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How to resolve inconsistent, slow, or weak wireless connection

Wireless technology is radio-based, which means connection performance decreases when the distance between devices increases.

Low or poor signal is mainly caused by five (5) major factors:

Distance problems

Wireless devices have limitations when it comes to their signal range.  If your wireless network devices are too far from each other, consider relocating the devices.  Remember that distance is directly proportional to signal strength.  The farther you are from the access point or router, the weaker the signal.
To check if you're getting a stable connection, perform a continuous ping.  If you're getting replies most of the time, this means the connection is stable.  If time outs are occurring frequently, the connection is not that stable.

Physical obstructions

Wireless networks are also susceptible to obstructions that may lead to low signal. Oftentimes, the signal gets reflected, refracted, or absorbed by the obstruction.

Common obstructions are:

• Cabinets or drawers
• Mirrors, glasses
• Metal objects
• Thick walls and ceilings
• Aquariums

If you have any of these objects between your wireless adapter and access point, consider relocating your access point or router somewhere high to get around the obstruction.

Routers have a default broadcast range that is dependent on their wireless networking standard (Wireless -B, -A, -G, -N, -AC draft) and the wireless signals broadcasted by the router may not be able to completely penetrate thick walls and other common obstructions.

Wireless interferences

Common sources of interference are:

• Neighboring wireless networks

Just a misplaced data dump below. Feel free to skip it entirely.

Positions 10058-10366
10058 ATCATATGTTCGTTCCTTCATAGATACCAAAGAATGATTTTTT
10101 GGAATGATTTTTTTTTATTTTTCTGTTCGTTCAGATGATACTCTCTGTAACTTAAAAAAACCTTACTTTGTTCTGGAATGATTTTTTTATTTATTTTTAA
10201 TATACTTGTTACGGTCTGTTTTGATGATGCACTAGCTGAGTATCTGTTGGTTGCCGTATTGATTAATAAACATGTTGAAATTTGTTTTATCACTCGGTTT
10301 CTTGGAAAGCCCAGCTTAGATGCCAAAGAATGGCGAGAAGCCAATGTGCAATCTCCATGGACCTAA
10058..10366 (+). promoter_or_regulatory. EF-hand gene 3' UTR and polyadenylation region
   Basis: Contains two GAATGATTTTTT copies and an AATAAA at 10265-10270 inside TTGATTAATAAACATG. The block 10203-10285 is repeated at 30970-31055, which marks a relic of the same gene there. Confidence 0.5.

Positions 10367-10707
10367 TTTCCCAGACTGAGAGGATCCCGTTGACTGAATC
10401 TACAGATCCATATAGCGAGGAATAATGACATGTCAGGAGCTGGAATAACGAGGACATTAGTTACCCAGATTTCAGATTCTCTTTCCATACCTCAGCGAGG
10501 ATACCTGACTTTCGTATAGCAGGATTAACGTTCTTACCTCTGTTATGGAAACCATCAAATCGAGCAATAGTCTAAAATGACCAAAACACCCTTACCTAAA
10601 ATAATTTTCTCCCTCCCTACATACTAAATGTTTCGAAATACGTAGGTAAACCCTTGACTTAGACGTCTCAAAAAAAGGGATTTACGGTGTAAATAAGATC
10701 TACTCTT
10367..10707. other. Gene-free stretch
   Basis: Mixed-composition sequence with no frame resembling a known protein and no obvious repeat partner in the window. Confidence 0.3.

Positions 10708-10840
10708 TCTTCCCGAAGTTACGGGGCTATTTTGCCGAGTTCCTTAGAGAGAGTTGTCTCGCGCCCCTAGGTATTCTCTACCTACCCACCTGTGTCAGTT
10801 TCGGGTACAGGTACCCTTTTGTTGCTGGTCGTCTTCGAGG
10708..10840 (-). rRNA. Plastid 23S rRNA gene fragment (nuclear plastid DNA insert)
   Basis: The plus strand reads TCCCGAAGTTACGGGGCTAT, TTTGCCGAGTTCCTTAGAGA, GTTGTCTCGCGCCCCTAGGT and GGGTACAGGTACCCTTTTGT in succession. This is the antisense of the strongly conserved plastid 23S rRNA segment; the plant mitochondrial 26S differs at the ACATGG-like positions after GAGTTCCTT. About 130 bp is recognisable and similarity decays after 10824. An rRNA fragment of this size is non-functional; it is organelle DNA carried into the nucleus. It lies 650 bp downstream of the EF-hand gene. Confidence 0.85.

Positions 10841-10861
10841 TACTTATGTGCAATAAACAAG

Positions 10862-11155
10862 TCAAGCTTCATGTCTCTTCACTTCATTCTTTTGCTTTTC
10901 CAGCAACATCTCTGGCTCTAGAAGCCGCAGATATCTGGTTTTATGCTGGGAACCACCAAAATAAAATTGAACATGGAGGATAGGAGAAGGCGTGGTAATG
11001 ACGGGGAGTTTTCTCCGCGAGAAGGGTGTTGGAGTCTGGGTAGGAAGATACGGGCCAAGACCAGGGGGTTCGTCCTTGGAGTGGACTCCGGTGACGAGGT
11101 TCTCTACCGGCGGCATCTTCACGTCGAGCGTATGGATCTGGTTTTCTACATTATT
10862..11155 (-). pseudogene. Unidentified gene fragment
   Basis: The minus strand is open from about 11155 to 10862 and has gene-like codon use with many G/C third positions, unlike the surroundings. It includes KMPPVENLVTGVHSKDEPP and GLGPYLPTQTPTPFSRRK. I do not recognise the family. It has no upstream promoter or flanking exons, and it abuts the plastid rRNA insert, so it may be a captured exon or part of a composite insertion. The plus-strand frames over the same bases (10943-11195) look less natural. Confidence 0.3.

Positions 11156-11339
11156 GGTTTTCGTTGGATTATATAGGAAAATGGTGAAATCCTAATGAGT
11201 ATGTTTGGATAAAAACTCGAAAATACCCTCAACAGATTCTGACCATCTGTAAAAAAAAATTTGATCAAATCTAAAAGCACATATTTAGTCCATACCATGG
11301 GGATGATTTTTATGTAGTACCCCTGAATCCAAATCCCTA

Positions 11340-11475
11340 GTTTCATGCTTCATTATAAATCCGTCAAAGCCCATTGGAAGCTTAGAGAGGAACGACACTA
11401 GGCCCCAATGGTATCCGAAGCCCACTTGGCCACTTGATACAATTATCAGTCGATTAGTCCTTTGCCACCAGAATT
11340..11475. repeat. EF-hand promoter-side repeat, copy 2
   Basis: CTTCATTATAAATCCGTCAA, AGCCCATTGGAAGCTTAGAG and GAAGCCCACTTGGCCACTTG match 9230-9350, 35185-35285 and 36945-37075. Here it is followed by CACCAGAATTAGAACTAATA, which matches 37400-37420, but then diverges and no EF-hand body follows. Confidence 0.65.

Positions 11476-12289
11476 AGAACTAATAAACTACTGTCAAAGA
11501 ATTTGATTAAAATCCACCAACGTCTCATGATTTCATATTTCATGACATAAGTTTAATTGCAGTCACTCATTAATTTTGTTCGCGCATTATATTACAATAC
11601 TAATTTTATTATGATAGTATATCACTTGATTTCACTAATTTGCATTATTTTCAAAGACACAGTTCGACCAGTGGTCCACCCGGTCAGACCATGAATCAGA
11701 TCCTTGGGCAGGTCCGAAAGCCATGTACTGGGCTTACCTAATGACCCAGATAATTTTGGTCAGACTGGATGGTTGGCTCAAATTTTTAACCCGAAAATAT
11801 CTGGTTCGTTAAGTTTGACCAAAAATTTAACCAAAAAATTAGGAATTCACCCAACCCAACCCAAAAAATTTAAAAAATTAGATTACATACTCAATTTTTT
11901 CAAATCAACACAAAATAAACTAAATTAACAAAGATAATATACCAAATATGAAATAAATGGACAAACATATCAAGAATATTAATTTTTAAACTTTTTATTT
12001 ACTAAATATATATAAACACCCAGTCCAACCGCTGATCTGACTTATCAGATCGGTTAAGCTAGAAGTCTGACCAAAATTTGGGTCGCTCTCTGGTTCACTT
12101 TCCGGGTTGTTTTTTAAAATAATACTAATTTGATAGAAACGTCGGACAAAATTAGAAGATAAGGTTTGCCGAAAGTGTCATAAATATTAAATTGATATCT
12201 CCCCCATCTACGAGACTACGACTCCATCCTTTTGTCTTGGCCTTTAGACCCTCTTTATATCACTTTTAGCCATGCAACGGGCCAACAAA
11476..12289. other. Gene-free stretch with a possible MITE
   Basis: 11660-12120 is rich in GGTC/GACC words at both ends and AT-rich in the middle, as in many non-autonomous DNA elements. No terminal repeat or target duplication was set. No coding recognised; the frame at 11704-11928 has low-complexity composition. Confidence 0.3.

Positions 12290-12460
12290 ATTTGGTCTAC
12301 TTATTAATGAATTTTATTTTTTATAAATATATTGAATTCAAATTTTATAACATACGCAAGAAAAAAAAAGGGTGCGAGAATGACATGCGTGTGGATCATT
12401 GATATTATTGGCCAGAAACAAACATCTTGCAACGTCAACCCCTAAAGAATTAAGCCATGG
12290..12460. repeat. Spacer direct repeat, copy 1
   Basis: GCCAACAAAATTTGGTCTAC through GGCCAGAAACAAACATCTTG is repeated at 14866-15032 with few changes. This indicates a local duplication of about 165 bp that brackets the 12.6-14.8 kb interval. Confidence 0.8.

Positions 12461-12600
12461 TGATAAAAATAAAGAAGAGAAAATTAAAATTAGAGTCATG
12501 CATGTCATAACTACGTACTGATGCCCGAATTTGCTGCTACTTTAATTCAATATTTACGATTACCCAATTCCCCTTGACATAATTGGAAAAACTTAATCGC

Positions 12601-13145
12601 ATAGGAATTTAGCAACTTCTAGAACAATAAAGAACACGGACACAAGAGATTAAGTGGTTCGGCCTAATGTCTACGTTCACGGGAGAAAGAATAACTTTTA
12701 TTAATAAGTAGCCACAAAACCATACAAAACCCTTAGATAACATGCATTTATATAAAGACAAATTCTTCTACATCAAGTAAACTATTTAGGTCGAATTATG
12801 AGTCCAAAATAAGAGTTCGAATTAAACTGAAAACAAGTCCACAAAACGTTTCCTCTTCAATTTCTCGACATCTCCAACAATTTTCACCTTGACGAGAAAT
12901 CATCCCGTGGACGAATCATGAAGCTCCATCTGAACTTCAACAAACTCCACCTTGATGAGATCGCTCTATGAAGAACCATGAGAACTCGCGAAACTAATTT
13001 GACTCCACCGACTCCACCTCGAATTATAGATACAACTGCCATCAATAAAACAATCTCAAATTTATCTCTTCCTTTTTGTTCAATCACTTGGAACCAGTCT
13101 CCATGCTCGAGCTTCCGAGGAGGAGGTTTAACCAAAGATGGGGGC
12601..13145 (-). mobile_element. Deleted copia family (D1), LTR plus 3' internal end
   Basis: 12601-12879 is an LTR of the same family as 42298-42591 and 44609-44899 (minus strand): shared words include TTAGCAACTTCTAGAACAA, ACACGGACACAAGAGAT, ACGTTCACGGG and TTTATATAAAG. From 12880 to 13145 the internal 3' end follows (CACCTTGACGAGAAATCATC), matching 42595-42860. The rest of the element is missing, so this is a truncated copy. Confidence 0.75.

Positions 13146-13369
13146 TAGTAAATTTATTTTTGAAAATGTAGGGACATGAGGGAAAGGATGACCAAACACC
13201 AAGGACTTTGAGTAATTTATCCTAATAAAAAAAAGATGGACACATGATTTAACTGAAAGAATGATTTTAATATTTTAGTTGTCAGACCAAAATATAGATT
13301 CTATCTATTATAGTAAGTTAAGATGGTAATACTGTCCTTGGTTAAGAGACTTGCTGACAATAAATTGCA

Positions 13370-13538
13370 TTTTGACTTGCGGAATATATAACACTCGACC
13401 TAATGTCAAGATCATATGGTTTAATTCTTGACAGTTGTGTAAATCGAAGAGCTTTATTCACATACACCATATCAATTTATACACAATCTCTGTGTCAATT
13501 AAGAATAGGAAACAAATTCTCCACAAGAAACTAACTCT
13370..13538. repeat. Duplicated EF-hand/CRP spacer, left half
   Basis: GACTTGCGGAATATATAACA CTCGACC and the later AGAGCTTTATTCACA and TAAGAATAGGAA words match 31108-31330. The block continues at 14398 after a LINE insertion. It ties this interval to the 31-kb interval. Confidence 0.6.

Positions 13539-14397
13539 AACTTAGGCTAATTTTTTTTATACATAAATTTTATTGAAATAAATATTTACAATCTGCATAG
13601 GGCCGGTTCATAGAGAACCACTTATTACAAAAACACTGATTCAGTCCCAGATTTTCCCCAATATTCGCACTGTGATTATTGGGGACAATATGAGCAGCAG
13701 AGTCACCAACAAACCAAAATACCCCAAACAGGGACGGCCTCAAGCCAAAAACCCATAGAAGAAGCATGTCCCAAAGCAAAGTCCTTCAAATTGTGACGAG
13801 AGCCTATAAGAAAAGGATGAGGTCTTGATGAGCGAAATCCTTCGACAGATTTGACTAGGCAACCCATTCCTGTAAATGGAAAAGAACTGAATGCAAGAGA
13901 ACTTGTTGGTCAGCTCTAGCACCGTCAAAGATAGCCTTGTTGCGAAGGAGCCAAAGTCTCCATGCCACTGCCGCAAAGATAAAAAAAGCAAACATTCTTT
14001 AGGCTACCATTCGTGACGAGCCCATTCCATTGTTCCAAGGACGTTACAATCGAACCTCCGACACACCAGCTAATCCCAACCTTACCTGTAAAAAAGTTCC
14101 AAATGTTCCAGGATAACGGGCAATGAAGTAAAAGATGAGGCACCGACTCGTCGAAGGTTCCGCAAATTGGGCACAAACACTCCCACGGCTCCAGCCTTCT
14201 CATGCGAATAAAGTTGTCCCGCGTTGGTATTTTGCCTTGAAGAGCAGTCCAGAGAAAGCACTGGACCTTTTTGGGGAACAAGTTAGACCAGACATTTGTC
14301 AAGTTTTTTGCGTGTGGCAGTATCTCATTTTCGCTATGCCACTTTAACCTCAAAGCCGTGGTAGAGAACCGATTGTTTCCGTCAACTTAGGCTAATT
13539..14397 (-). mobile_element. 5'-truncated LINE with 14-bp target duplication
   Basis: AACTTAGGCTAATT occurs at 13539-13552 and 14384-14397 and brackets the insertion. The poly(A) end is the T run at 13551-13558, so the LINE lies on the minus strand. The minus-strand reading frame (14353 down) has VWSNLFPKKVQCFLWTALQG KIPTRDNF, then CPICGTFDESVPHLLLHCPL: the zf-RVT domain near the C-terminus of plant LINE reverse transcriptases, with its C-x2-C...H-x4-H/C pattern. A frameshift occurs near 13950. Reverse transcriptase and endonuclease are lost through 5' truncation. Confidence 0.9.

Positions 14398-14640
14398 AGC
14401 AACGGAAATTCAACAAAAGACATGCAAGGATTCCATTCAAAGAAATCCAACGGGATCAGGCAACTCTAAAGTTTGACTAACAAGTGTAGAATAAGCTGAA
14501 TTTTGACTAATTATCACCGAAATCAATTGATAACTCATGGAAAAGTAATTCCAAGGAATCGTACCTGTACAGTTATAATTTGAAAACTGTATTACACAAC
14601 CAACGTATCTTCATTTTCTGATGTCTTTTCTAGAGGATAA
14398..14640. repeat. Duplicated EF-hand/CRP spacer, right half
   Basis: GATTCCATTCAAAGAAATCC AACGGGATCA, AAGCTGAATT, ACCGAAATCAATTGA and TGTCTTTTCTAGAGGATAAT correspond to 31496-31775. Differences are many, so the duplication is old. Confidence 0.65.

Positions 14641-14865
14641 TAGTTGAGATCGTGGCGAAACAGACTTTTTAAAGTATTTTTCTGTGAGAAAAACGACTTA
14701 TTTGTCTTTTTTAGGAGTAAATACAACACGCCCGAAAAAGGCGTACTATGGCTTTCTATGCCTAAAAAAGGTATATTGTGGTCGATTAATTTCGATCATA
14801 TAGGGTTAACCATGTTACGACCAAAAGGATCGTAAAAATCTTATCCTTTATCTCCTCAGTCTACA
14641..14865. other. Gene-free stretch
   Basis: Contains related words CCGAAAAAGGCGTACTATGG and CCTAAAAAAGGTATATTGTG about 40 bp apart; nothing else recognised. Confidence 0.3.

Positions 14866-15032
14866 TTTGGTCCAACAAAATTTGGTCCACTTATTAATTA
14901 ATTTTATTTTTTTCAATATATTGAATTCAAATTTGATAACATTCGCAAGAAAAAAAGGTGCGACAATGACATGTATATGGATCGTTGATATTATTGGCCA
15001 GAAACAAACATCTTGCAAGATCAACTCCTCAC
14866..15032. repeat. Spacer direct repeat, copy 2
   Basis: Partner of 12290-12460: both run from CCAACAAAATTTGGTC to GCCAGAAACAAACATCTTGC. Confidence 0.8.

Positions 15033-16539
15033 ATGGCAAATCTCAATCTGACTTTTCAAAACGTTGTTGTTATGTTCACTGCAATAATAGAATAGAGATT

• Microwave ovens
• 2.4 GHz cordless telephones
• Bluetooth® devices
• Wireless baby monitors

To solve the problem, change the channel and SSID on your access point or router.  Preferred channels to use are 1, 6, 9 and 11 since they're considered as non-overlapping channels.  To learn how to change your network's wireless channel, click here.

If you are not sure about the settings, it is best to leave it at its default settings.  The channel is set to Auto by default.  This automatically defines the best wireless channel for your wireless network.

Outdated firmware on the router

Outdated firmware on the router can sometimes cause connection issues in your network.  To fix this, you need to upgrade the firmware of your router.  To learn how to update your Belkin router's firmware, click here.

Power outage

One factor that may also trigger the poor performance or loss of wireless signals coming from the router would be power/electricity interruptions.  If you are not able to acquire any wireless signal after a power outage, you may powercycle the router by unplugging and re-plugging the power cord.

However, if the powercycle still does not resolve the problem, you may need to reconfigure the wireless settings of your router.

NOTE:  Instructions for reconfiguration may vary depending on your router model.

You should have successfully resolved inconsistent, slow or weak wireless connection to your computers now.

Related Videos:

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